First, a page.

Article provided by Santam
The journey of an entrepreneur can be a lonely one – you have to make tough decisions on your own, keep your head above water and have an endless supply of resourcefulness. Without the support of a boss or co-workers, you constantly have to sharpen your business strategy, find new customers and generate fresh ideas. Often, the best way to get ahead of the competition is to team up with like-minded entrepreneurs. We look at the benefits of collaboration and how to find your perfect match.
Why collaborate with other small businesses?
Whether you see collaboration as a source of emotional support or a way to boost your income, there are many reasons to look for partnerships:
1. Collaboration is a popular trend
Shared workspaces, online collaboration tools, networking events – these days, collaboration is a buzzword you can’t ignore. This new climate of working together has been dubbed the ‘collaborative economy’ – the sharing of human and physical resources to achieve mutual goals. Businesses, big and small, are a lot more open about sharing their expertise and assets. The internet has opened up the sharing of ideas across continents and time zones – there is nothing stopping you from partnering with another business across the country or across the globe.
2. You’re in the same boat
Only a fellow entrepreneur can truly understand what you go through – not a family member, not your best friend or your bank manager. Spend time with other business owners and you’re bound to discover tips and tricks that worked for them, or simply just offer each other a word of support through tough times. Entrepreneurs who visit networking events often remark on how inspiring they find it to talk to and learn from fellow business owners.
3. Harness the power of mentorship
If you are just starting out and you get the chance to work with a seasoned businessperson, embrace it. Use this experience to learn tricks of the trade, and see it as a mentorship opportunity.
4. Cross-pollination of ideas
Team up with someone outside of your industry and it will be interesting to see how they do things differently. The marketing methods they use, IT systems, staff management techniques and more. Be curious and open to different ways to doing things – you never know what you might learn.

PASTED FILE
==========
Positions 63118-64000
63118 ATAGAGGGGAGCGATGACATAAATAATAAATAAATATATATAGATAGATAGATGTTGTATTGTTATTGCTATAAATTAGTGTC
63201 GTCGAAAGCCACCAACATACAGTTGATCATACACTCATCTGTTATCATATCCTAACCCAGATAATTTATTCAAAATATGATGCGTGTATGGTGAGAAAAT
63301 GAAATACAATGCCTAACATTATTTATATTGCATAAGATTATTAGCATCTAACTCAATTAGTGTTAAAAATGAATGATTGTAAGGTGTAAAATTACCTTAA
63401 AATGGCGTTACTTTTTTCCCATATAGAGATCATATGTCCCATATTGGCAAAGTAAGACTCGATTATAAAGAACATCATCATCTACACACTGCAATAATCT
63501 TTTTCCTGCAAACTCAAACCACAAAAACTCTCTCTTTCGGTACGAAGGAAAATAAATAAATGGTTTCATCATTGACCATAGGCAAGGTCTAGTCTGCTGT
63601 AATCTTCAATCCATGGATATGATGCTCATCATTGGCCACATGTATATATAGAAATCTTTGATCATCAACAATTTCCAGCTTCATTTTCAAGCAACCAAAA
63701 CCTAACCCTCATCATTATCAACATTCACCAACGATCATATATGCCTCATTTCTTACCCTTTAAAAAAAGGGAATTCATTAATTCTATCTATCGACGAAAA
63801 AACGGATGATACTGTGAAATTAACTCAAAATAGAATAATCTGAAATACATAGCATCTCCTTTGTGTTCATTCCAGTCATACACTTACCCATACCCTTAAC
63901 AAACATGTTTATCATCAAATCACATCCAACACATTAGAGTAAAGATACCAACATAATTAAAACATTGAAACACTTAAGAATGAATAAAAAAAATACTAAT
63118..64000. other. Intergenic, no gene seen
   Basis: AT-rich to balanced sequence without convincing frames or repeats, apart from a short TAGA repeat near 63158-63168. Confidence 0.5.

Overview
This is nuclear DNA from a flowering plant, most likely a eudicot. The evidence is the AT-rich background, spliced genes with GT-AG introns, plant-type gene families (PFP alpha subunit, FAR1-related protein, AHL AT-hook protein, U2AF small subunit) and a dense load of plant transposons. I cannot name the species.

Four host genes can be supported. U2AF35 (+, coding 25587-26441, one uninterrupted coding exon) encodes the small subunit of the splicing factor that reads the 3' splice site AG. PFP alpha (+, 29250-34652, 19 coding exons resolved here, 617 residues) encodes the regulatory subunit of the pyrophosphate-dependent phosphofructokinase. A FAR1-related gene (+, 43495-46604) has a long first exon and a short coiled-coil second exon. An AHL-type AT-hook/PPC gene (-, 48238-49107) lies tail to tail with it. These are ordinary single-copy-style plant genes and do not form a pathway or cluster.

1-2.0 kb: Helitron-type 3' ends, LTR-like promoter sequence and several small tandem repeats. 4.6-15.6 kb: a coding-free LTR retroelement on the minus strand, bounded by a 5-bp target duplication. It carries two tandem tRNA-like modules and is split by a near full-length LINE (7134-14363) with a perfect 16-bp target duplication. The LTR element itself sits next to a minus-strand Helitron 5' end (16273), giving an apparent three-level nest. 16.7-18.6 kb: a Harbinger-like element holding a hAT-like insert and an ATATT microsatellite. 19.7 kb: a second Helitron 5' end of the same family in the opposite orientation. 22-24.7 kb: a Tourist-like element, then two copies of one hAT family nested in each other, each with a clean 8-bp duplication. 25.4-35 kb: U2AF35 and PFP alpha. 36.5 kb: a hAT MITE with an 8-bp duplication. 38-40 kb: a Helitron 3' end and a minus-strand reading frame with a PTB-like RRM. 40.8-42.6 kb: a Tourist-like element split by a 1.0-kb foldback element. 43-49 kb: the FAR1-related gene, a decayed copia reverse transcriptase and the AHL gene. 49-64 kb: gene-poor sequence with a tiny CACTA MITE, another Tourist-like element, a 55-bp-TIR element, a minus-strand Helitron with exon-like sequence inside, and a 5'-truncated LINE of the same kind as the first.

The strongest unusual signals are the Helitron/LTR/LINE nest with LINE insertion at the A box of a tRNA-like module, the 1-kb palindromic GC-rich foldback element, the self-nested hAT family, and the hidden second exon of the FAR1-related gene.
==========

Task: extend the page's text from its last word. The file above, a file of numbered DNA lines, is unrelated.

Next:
5. An ever-present sounding board
A collaboration partner is someone with whom you can safely share your problems – from customer complaints to suppliers that have failed to deliver. Together you may even help each other find a solution – for example, negotiating a bulk discount or winning a new contract with combined services.
6. Save costs
Finally, there will be many ways to save costs – music to any entrepreneur’s ears! Bringing together seven enterprising tourism operators in Soweto was the start of cooperative and 1001 days business, SO WE TOO. It also meant that marketing and administrative costs could be substantially reduced, and enabled them to negotiate a partnership with City Sightseeing.
How to find like-minded entrepreneurs to collaborate with
Ready to find a partner to work with? Here’s how to find the right person:
1. Look at your network of contacts
Sift through your phone list or LinkedIn contacts to see which businesses you might have things in common with. Make a list of what you have to offer and the types of businesses you would be well suited to. For example, if you are in the beauty business, you could team up with photographers and target the wedding industry together. Or if you have a pizza shop next to a car wash, you could offer a while-you-wait meal deal.
2. Co-working spaces
These are becoming increasingly popular – common work areas where entrepreneurs can meet, chat and share ideas. 1001 days entrepreneurs, Jesse and James shared their premises with like-minded entrepreneurs to cover overheads, which proved to be a valuable incubator.
3. Networking events
Many entrepreneurial events will create opportunities for ‘speed networking’ in a designated area, where you can meet people in your industry. Take a look at this list to plan your diary.
4. Business incubators and accelerators
If you need capital to grow your business, approach business incubators and accelerators – organisations that help small businesses and start-ups – and you might also meet fellow businesses that you can collaborate with. Here is a list of eight African entrepreneurship programmes to explore.